Home Health Care

Paying for Home Health Care

Health care services are seen as the right of every citizen. But what about elderly individuals who want to be cared for at home? Who will foot their bill? Home health care can be paid for by the patient himself, his family, through public funding, or through private sources. Public third-party payers include Medicaid, Medicare, the Veterans Administration, the Older American Act, and the Social Services grant programs.

There are also community organizations such as the Alzheimer's Association and the American Cancer Society who can help elderly patients foot the home health care bill. Meanwhile, private third-party payers include managed care associations, workers' compensation, health insurance companies, and CHAMPUS. Inevitably, some people will fail to meet the criteria set by third-party payers. In these cases, patients would need to shoulder the cost of care themselves. Home care providers might be open to negotiation.

Medicaid - this program is administered by the state. It is joint federal-state assistance for low-income Americans. The eligibility requirements of each state vary; however, they are only required to give home health services to people who receive federally-assisted income (such as Social Security Income and Aid to Families with Dependent Children. Individuals who are "categorically needy" can also take advantage of this service. Categorically needy include individuals who are disabled, blind, or who live below federal poverty levels but with incomes that are too high for meet coverage.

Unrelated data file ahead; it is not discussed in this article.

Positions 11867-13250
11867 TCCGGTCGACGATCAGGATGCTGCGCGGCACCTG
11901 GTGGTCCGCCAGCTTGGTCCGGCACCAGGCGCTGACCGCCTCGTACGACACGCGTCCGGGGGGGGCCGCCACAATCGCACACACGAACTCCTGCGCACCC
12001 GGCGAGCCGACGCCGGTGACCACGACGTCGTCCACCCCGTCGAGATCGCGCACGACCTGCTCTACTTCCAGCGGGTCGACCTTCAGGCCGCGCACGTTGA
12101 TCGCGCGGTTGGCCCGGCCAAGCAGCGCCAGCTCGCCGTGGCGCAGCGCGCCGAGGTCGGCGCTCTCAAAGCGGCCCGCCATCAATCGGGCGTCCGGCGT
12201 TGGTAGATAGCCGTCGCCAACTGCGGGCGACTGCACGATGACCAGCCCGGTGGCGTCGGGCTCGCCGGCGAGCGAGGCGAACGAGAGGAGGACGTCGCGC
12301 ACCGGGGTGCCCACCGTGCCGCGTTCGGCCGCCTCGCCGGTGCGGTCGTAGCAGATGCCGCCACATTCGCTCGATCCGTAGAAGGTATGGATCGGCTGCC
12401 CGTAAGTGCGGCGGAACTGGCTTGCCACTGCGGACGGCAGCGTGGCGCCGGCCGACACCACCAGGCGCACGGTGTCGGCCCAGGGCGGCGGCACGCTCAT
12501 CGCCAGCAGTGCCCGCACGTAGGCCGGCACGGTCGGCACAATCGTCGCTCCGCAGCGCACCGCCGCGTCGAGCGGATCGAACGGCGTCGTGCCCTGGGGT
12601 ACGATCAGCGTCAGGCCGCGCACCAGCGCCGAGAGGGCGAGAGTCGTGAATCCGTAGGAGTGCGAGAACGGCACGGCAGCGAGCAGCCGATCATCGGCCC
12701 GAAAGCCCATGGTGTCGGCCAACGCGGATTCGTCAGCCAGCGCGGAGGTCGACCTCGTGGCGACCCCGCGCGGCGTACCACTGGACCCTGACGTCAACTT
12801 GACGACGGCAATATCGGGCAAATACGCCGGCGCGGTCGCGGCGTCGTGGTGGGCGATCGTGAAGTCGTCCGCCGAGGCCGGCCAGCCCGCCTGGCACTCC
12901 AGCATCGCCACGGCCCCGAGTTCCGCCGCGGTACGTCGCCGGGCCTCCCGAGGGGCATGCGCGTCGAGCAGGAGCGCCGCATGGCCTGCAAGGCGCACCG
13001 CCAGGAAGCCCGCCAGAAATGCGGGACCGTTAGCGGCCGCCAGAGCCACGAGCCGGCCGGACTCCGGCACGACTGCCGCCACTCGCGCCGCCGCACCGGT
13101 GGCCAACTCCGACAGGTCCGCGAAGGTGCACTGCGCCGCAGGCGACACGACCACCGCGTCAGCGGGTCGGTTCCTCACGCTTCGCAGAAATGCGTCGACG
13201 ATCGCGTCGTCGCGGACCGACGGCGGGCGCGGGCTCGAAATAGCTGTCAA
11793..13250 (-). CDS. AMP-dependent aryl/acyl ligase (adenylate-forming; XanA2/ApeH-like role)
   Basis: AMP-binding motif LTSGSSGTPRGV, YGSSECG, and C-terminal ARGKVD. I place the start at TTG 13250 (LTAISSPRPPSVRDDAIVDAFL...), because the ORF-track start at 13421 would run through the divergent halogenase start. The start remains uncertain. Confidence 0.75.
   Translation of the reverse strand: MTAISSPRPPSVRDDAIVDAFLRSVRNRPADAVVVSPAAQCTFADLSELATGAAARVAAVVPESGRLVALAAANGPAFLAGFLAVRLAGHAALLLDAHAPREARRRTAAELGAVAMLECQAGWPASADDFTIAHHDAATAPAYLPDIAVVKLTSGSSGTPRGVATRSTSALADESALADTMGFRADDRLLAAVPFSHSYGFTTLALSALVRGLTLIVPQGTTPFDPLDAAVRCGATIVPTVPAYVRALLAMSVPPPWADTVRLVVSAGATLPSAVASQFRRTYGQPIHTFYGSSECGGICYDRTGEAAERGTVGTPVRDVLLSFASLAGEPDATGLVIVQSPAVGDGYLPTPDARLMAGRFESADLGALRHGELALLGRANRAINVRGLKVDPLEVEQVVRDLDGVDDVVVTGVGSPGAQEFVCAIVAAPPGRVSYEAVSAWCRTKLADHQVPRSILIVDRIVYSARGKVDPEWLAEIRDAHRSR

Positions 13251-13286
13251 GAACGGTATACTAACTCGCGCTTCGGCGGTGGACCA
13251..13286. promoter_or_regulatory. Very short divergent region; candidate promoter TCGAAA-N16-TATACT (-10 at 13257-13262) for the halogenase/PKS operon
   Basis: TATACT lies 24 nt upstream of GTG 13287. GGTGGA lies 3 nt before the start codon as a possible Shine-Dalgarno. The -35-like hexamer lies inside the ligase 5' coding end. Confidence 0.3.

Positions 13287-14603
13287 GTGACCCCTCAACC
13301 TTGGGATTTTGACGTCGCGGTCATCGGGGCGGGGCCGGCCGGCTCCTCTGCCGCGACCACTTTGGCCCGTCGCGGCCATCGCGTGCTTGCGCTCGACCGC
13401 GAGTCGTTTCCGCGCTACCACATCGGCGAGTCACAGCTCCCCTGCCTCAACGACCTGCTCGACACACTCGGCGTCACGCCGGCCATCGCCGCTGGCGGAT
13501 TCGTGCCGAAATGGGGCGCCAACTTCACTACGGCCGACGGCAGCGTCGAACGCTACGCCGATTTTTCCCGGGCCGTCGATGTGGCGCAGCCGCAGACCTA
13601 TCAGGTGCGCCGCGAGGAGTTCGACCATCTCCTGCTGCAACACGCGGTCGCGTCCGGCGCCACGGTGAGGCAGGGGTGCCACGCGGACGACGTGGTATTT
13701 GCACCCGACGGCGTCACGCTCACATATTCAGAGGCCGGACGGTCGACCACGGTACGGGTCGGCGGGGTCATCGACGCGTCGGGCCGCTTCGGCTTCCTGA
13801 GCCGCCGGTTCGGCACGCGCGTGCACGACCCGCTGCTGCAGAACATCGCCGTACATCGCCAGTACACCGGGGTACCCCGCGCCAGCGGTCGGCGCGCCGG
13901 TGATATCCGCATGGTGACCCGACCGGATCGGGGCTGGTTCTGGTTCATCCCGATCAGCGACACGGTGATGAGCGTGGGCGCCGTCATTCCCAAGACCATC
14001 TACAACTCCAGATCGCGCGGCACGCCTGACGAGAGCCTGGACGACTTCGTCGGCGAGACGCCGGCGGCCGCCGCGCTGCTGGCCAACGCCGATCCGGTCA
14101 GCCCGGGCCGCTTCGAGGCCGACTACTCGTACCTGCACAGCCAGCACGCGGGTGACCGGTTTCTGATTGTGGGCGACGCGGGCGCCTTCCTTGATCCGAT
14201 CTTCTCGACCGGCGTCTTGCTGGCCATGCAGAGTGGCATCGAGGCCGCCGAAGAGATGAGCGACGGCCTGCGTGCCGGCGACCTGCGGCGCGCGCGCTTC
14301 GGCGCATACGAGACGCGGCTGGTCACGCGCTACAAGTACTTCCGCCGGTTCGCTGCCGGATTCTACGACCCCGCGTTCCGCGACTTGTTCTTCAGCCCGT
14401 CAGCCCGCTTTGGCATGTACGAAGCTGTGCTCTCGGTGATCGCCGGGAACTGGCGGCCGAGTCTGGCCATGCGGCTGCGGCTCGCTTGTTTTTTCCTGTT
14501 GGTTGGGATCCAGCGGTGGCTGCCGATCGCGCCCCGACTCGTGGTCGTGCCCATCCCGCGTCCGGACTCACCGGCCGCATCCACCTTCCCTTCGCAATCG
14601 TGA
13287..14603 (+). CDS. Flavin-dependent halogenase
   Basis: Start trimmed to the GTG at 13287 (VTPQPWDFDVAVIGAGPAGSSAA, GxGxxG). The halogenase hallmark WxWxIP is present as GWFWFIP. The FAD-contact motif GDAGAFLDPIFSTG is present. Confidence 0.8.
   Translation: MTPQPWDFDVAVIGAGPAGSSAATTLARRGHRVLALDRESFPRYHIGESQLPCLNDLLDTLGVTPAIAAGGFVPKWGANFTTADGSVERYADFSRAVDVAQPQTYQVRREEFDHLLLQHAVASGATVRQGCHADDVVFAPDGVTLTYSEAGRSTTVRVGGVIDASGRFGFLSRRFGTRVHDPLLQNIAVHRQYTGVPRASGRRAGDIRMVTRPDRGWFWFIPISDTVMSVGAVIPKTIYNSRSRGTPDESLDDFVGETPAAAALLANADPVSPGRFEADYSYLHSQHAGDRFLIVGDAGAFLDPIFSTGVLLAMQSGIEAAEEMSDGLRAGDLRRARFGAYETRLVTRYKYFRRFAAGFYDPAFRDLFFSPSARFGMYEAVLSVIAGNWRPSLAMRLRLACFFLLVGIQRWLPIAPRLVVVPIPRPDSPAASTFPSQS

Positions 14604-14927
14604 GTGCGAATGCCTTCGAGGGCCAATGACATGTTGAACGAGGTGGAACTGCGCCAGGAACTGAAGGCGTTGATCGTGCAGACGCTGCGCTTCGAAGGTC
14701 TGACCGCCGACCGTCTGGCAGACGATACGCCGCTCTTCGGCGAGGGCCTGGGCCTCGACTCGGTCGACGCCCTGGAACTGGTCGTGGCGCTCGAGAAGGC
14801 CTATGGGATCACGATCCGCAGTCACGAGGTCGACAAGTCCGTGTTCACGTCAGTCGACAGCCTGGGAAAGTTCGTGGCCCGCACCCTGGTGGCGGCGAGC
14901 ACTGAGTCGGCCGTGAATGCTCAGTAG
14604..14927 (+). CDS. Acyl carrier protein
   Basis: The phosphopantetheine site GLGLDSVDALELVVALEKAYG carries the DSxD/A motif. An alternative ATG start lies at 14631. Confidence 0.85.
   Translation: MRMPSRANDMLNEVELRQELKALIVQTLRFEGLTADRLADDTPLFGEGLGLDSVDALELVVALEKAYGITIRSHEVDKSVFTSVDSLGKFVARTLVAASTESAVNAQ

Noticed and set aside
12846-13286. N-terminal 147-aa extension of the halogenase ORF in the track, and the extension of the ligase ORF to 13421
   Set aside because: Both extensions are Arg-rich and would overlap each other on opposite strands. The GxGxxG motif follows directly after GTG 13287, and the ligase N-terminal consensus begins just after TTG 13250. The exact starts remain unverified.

Medicare - most Americans above the age of 65 are eligible to get Medicare assistance. If an individual wants to get home care services, he or she may get the services offered by a Medicare-certified agency. Depending on the medical condition of the patient, the agency may provide physical and occupational therapy, nursing, and HCA services. Patients can also get access to medical supplies. The referring physician needs to authorize home health care plan, and this needs to be re-certified every six months.

Older American Act (OAA) - it was enacted in 1965. OAA funds state and local social programs that are designed to help older individuals remain independent. This federal funding covers personal care, HCA, chore, meal deliver, and even shopping services for elderly people who need it most. A person must be at least 60 years old to quality.

Veterans Administration - veterans who sustained service-related injuries and are at least 50% disable will get coverage from the Veterans Administration. A physician will authorize the services; it will be delivered through the agency's home care units.

Social Services Grant Programs - every year, a state will get block grants from the federal government. This will fund state-identified social requirements. A portion of the funding will be allotted for programs that provide chore worker services and HCA to elderly individuals.

For individuals who have commercial insurance coverage, their coverage varies. Most policies offer a certain level of home care services for people with acute needs. However, a lot of individuals encounter problems with longer-term services. In Purchasing Medigap insurance would offer comprehensive home care services.

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